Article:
WINTER in Classic Quotes

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Quotes from The Jungle by Upton Sinclair
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 Current Search - winter in The Jungle
1  Now the dreadful winter was come upon them.
The Jungle By Upton Sinclair
Get Context   In Chapter 7
2  The winter was coming on again, more menacing and cruel than ever.
The Jungle By Upton Sinclair
Get Context   In Chapter 15
3  Now chill winds and shortening days began to warn them that the winter was coming again.
The Jungle By Upton Sinclair
Get Context   In Chapter 11
4  Yet even by this deadly winter the germ of hope was not to be kept from sprouting in their hearts.
The Jungle By Upton Sinclair
Get Context   In Chapter 8
5  There was no heat upon the killing beds; the men might exactly as well have worked out of doors all winter.
The Jungle By Upton Sinclair
Get Context   In Chapter 7
6  Here there was not room by the fire, and through the winter the kitchen had seldom been warm enough for comfort.
The Jungle By Upton Sinclair
Get Context   In Chapter 12
7  If they should fail, they would certainly be lost; if they held out, they might have enough coal for the winter.
The Jungle By Upton Sinclair
Get Context   In Chapter 15
8  In summer the stench of the warm lard would be nauseating, and in winter the cans would all but freeze to his naked little fingers in the unheated cellar.
The Jungle By Upton Sinclair
Get Context   In Chapter 6
9  The winter came, and the place where he worked was a dark, unheated cellar, where you could see your breath all day, and where your fingers sometimes tried to freeze.
The Jungle By Upton Sinclair
Get Context   In Chapter 7
10  Then Jurgis became sorry that he could not read himself; and later on in the winter, when some one told him that there was a night school that was free, he went and enrolled.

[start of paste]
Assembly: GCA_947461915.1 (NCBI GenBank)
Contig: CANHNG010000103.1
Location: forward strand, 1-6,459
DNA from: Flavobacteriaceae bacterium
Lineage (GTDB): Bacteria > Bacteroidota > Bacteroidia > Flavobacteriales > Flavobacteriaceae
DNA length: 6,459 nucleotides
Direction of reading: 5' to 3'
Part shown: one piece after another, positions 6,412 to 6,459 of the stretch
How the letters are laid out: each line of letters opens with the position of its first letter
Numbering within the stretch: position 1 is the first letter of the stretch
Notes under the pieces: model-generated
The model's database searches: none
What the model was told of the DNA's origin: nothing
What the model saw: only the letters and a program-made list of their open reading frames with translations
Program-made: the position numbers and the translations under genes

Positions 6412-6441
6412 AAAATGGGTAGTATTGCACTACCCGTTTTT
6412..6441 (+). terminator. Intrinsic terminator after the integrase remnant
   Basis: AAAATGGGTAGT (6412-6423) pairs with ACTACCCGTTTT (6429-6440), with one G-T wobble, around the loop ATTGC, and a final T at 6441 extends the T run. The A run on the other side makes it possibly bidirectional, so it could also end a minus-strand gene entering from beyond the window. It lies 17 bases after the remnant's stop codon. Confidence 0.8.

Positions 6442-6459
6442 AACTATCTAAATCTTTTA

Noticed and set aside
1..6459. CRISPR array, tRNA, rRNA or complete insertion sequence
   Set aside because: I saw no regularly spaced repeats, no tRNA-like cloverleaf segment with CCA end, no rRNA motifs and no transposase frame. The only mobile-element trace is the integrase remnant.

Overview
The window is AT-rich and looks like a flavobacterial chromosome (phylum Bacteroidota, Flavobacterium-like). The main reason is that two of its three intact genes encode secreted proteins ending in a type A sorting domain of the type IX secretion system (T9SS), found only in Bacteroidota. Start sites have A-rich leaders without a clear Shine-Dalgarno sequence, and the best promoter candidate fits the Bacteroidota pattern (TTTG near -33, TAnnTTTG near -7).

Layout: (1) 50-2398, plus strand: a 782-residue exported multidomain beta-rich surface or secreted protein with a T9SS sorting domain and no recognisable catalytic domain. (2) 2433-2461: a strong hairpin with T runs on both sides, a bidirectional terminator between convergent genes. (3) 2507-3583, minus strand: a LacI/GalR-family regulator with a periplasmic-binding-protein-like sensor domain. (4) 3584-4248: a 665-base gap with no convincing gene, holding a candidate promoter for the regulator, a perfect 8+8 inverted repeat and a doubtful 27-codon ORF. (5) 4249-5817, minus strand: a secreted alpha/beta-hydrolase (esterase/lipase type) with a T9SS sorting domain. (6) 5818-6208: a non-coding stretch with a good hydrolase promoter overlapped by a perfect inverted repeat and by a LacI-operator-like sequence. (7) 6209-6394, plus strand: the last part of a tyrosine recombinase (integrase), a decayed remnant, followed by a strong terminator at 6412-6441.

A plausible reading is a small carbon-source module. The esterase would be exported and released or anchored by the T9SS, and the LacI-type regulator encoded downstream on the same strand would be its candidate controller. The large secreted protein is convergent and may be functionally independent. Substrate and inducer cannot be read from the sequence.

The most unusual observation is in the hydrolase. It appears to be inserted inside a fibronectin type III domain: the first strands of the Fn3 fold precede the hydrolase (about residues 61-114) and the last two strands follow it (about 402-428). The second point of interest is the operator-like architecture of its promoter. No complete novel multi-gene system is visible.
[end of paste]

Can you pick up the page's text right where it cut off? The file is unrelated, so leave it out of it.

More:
The Jungle By Upton Sinclair
Get Context   In Chapter 9
11  The winter went, and the spring came, and found them still living thus from hand to mouth, hanging on day by day, with literally not a month's wages between them and starvation.
The Jungle By Upton Sinclair
Get Context   In Chapter 10
12  The last time, too, he lost his job, and that meant six weeks more of standing at the doors of the packing houses, at six o'clock on bitter winter mornings, with a foot of snow on the ground and more in the air.
The Jungle By Upton Sinclair
Get Context   In Chapter 1
13  This held water, and all summer it stood there, with the near-by soil draining into it, festering and stewing in the sun; and then, when winter came, somebody cut the ice on it, and sold it to the people of the city.
The Jungle By Upton Sinclair
Get Context   In Chapter 2
14  During the early part of the winter the family had had money enough to live and a little over to pay their debts with; but when the earnings of Jurgis fell from nine or ten dollars a week to five or six, there was no longer anything to spare.
The Jungle By Upton Sinclair
Get Context   In Chapter 10
15  The people who worked here followed the ancient custom of nature, whereby the ptarmigan is the color of dead leaves in the fall and of snow in the winter, and the chameleon, who is black when he lies upon a stump and turns green when he moves to a leaf.
The Jungle By Upton Sinclair
Get Context   In Chapter 13
16  Now that the winter was by, and there was no more danger of snow, and no more coal to buy, and another room warm enough to put the children into when they cried, and enough money to get along from week to week with, Jurgis was less terrible than he had been.
The Jungle By Upton Sinclair
Get Context   In Chapter 12
17  The streets through which our friends had to go to their work were all unpaved and full of deep holes and gullies; in summer, when it rained hard, a man might have to wade to his waist to get to his house; and now in winter it was no joke getting through these places, before light in the morning and after dark at night.
The Jungle By Upton Sinclair
Get Context   In Chapter 7
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